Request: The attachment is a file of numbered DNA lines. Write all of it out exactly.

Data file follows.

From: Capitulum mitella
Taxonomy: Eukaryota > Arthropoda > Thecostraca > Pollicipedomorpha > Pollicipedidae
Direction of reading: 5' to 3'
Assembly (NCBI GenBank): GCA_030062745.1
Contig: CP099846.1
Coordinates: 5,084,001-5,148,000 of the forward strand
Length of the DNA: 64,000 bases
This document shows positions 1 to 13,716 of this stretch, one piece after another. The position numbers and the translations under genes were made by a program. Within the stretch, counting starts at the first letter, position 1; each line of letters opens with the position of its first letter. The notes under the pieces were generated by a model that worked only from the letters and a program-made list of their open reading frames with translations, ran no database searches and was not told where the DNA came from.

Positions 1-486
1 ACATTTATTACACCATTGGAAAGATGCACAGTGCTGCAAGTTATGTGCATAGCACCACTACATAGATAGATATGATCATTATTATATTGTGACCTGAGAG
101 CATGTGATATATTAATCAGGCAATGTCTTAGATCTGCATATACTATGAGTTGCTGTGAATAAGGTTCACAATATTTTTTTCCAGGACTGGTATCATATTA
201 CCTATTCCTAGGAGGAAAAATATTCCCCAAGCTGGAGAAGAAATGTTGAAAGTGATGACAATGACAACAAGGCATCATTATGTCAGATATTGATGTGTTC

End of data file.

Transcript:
From: Capitulum mitella
Taxonomy: Eukaryota > Arthropoda > Thecostraca > Pollicipedomorpha > Pollicipedidae
Direction of reading: 5' to 3'
Assembly (NCBI GenBank): GCA_030062745.1
Contig: CP099846.1
Coordinates: 5,084,001-5,148,000 of the forward strand
Length of the DNA: 64,000 bases
This document shows positions 1 to 13,716 of this stretch, one piece after another. The position numbers and the translations under genes were made by a program. Within the stretch, counting starts at the first letter, position 1; each line of letters opens with the position of its first letter. The notes under the pieces were generated by a model that worked only from the letters and a program-made list of their open reading frames with translations, ran no database searches and was not told where the DNA came from.

Positions 1-486
1 ACATTTATTACACCATTGGAAAGATGCACAGTGCTGCAAGTTATGTGCATAGCACCACTACATAGATAGATATGATCATTATTATATTGTGACCTGAGAG
101 CATGTGATATATTAATCAGGCAATGTCTTAGATCTGCATATACTATGAGTTGCTGTGAATAAGGTTCACAATATTTTTTTCCAGGACTGGTATCATATTA
201 CCTATTCCTAGGAGGAAAAATATTCCCCAAGCTGGAGAAGAAATGTTGAAAGTGATGACAATGACAACAAGGCATCATTATGTCAGATATTGATGTGTTC